Posts Tagged ‘Spring Training’

I’m helplessly and permanently a Red Sox fan. It was like first love…You never forget. It’s special. It’s the first time I saw a ballpark. I’d thought nothing would ever replace cricket. Wow! Fenway Park at 7 o’clock in the evening. Oh, just, magic beyond magic: never got over that.

― Simon Schama

Maybe it takes the words of an esteemed British historian like Simon Schama to best describe the grand attraction of a ballpark when first seen in the waning light of the day, with the lights making the green grass and bright white chalk lines of the field pop into your eyes. I remember that feeling at Shea Stadium in the late 60’s, going up the darkened ramp from the concourse to the stands, emerging into a burst of deep colors and lights along with the buzz of the crowd increasing with each step forward.

It was magic beyond magic.

Baseball is back this week, with Spring Training beginning. For me, baseball is the canary in the coalmine. It felt odd and out of place last year with a raging pandemic and the country ripped apart by culture wars and the political apocalypse of an election that felt as existential as any we have had in recent times. Baseball was still there in a weird bubble that took away much of what made it important as a cultural touchstone.

It felt sporadic and detached.

Like most of us.

But it is coming back, as it always has each February, and with it comes the hope that we are nearing a point where we can sometime soon return to a form of normalcy. Where kids can experience that burst of color and light for themselves, can root loudly for slick fielding infielders and hard hitting sluggers. Where old farts like me can revel in the cyclical nature and routine of the game along with its esoteric details, its poetry, and its history. That

Author Michael Chabon, in his book Summerland, put words to my own feelings the game and how it echoes and rhymes with day to day life:

 The first and last duty of the lover of the game of baseball,” Peavine’s book began, “whether in the stands or on the field, is the same as that of the lover of life itself: to pay attention to it.

I have had trouble immersing myself in spectator sports this past year with all that is happening. But the start of Spring Training offers renewed hope. And that hope is a big part of the game. While personal glory and team victory are the goal, baseball is a game about how one copes with failure. It is a game of humility. The greatest players of all time failed more than they succeeded and most players go through their careers without winning the World Series. 

The hope is that if you give it your best effort, this pitch might be the big pitch or this catch will be the big catch. This hit might be the big hit.

This year might be the year.

It is a grand metaphor for the hardship and grace of life that repeats itself 162 times a year. Like life, it offers us everything if only we pay attention.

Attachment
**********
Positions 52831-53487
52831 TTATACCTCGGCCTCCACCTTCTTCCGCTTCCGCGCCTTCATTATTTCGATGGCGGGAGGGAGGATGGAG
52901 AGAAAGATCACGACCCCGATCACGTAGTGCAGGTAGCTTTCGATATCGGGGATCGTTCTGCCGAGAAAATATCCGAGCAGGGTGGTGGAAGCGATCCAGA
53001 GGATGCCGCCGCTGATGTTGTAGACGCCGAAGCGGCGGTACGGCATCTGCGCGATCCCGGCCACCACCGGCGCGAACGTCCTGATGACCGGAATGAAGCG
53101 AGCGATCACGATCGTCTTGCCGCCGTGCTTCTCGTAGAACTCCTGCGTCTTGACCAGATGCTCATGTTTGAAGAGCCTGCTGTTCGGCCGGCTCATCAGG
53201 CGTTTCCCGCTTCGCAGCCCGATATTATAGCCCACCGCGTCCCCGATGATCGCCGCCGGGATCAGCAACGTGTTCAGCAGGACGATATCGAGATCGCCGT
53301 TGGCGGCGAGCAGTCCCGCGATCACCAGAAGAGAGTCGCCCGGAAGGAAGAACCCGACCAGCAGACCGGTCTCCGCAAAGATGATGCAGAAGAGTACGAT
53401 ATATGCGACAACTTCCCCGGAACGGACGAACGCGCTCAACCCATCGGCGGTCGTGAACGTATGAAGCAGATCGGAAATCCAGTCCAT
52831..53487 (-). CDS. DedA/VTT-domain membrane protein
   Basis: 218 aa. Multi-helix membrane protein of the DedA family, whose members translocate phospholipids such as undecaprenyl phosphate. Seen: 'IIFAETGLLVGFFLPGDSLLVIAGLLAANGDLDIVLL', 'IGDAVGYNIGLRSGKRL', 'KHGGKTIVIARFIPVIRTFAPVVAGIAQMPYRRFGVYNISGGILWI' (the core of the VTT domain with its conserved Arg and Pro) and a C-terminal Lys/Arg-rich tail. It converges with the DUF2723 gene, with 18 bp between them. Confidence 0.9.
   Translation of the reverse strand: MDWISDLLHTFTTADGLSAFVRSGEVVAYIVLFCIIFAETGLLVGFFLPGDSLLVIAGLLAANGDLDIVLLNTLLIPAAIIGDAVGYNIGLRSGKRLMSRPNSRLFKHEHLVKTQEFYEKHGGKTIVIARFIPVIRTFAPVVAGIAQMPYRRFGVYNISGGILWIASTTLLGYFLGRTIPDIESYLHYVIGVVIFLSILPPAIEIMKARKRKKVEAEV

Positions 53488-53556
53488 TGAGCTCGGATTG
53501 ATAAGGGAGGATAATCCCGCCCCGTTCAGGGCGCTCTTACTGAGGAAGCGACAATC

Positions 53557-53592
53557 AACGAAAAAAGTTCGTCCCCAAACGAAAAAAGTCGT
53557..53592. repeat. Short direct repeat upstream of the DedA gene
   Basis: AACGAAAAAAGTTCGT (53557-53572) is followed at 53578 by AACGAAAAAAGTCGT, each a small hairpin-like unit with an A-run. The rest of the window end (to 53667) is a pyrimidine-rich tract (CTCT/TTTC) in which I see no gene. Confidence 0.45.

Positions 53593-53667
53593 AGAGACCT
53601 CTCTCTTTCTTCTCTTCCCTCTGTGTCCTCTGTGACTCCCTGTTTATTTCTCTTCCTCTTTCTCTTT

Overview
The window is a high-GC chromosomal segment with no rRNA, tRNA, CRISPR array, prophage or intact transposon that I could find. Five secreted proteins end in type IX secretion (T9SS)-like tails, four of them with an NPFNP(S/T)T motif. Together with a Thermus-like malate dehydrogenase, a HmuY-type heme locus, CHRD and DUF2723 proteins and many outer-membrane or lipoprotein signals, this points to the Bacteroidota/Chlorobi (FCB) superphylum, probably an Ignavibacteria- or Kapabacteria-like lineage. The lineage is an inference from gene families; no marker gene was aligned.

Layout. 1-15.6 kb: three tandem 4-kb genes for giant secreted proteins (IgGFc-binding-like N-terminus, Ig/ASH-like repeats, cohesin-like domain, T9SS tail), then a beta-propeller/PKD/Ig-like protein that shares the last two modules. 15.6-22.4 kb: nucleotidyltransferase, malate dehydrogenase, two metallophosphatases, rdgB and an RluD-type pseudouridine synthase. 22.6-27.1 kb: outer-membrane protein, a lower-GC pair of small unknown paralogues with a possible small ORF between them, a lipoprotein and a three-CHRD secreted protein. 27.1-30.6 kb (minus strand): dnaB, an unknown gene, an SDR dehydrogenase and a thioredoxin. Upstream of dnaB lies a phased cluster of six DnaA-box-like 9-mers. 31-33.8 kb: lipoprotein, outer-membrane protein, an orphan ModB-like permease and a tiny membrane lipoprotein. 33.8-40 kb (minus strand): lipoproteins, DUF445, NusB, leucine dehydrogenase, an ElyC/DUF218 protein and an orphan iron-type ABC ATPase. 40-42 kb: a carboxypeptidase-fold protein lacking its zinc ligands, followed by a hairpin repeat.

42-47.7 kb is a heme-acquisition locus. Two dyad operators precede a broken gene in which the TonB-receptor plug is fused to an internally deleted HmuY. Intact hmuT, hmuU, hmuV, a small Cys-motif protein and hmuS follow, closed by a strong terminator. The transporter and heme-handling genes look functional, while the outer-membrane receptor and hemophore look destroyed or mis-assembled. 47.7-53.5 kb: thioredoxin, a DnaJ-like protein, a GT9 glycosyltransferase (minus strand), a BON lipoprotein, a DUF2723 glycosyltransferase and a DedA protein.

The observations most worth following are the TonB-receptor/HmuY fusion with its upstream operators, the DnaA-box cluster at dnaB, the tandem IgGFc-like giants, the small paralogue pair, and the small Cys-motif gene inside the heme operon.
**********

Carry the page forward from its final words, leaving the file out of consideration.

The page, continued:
Pay attention and have a good day.

Here’s a favorite baseball tune from Mabel Scott to kick off the season:

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Vintage Baseball Photos 1800'sFor me,  Punxsutawney Phil is not the ultimate predictor that winter is coming to an end.  No, it is those first reports from Florida and Arizona that baseball’s Spring Training is beginning that does it for me.  The baseball is in the air  once more and I feel so much better when I am immersed in the rhythms of baseball.

And there is such a rhythm.  With its 162 games played over its six month season, it is present in some form on a daily basis for those who follow the game.  Each day brings something new that adds to the game’s long history, to its poetry and legend, to its voluminous statistics, to its never-ending debates over the superiority of teams, players and eras.  For someone like me who is a huge fan of the game’s folklore and history, nothing could be better.

Speaking of folklore, the photo at the top is perhaps the oldest image of the game, taken sometime before 1870.  It sold a few years ago on eBay for  $3800.  It shows a group of schoolboys at the Bluff School in Claremont, New Hampshire.  It was used in  Ken BurnsBaseball documentary and was taken by the early photographic studio of French & Sawyer which operated in Keene, NH.   Their partnership dissolved in 1870 so the photo was taken before that time.  It could be as early as the late 1850’s,  pre-Civil War.  The interesting thing is that there is action in the photo, a rarity for any photos of the era.  It also shows the players in positions that closely resemble today’s game which adds to that feeling of connection through time that is a part of the game.

The painting below is an early painting of the game.  I don’t know who painted it or when and can’t find anything about it.  It was listed on a folk art site and is no longer there so details on it are sketchy.  I think it’s a fun piece and reminds me that baseball is coming soon and winter is coming to an end.

The Pigs Baseball Club Ca 1890 21 x 30

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